by David Aft

Several days ago, I opened a copy of the Dalton Daily Citizen and was greeted by a picture of Dalton residents Charlie Miller and Burt Wingfield. The headline of the accompanying article read “Churches Join Forces to Help Local Woman”. The story detailed the work of the Dalton First United Methodist’s men’s mission and their work with a recent roofing repair project.

The fact that the “United Methodist Men,” as they often refer to themselves, were making a difference wasn’t a surprise, as they are an active and wonderful group of parishioners who consistently help those in need. The notable aspect of this article was that it reminded me that Charlie Miller was still active with this organization after many years of involvement. Miller, who has been active in many local charities including the Community Foundation and the United Way was still engaged in the humanitarian efforts of the First Methodist church over twenty years after agreeing to get involved.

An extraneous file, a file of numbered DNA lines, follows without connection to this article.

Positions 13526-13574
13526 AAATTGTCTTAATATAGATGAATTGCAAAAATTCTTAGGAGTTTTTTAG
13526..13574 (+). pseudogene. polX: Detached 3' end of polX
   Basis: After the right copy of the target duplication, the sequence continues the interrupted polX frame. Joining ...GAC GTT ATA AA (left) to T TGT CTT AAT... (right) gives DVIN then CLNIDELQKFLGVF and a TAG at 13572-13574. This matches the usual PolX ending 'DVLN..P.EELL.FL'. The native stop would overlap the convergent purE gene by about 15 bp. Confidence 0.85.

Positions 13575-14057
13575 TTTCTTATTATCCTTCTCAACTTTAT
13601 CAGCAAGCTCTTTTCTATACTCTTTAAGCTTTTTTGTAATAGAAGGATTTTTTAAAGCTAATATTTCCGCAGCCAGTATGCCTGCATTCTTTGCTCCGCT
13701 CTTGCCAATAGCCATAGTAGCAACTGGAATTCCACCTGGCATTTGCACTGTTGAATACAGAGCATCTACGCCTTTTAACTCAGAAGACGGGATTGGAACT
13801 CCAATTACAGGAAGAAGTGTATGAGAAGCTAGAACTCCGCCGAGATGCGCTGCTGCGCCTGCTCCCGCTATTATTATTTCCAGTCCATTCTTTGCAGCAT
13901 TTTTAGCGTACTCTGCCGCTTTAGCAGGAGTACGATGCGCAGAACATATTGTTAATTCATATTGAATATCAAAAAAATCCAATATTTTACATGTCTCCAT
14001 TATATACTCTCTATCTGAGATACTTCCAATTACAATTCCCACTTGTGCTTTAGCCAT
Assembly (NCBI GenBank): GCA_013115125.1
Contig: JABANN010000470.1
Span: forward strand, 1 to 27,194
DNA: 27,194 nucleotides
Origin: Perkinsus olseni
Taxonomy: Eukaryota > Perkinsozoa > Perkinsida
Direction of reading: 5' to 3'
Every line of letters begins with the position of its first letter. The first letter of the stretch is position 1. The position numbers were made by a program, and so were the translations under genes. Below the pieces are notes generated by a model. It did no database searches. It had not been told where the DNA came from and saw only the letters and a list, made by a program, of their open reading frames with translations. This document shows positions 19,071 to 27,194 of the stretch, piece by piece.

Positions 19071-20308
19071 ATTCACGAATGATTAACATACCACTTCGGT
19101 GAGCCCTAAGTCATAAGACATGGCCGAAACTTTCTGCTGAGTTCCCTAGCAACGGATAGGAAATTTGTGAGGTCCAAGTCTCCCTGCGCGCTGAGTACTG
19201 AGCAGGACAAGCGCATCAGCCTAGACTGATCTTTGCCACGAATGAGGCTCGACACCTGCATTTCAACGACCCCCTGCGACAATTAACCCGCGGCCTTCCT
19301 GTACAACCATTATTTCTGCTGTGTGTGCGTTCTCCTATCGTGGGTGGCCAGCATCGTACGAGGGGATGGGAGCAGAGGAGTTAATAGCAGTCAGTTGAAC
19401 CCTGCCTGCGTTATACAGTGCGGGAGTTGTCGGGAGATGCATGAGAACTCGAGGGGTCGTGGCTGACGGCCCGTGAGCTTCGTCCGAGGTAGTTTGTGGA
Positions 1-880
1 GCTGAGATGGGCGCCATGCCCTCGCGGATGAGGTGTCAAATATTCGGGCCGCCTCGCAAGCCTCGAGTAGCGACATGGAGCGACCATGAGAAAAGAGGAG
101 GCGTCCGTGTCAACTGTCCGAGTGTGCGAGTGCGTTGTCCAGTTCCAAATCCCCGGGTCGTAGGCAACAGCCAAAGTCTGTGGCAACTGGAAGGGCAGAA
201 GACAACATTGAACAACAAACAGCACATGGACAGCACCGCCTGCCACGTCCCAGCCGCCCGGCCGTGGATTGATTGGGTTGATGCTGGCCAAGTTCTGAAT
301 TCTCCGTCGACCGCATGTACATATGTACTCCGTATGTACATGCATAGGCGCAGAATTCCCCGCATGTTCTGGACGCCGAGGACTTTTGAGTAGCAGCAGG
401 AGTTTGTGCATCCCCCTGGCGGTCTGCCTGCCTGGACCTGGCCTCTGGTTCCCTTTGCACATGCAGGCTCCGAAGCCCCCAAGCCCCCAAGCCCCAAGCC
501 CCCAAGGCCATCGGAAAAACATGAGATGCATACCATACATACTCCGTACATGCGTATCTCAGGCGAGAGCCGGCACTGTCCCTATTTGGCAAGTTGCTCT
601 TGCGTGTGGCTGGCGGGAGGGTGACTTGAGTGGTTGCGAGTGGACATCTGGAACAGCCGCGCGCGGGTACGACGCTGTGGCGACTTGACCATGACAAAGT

While Miller has been an active volunteer with many organizations and causes, his lengthy tenure with the United Methodist Men provides a great example of a good fit between volunteer and organization.

We all get involved in projects—some big, some small. Some are terms on boards of directors or serving as host parents for Rotary International exchange students visiting from abroad. While many of these activities are rewarding, they may not be a gateway to a twenty-year commitment. Sometimes, the fit isn’t right. This can happen for a number of reasons and I’ll have to devote a different blog post to that. Some volunteers walk away from these imperfect experiences with little interest in finding a new one.

You may need to try a few different projects or committee positions before you find one that fits. The key, as with most things, is to not walk away if your first experience is less than satisfying, but to keep trying new experiences. If you do your homework, work hard to understand your own needs and motivations and remain open to new opportunities, I am confident you will find that “perfect fit”.

I know Charlie has enjoyed his work with many local charities, but his long-term affiliation with the United Methodist Men will stand as testament to the fact that it may take a few tries, but like Charlie, you, too will eventually find a satisfying and rewarding experience that sings to your soul.

David Aft is the president of the Community Foundation of Northwest Georgia. He has worked in the nonprofit field for over twenty-five years and is a recognized resource and noted speaker on charitable enterprise, civics, fundraising strategy and community development.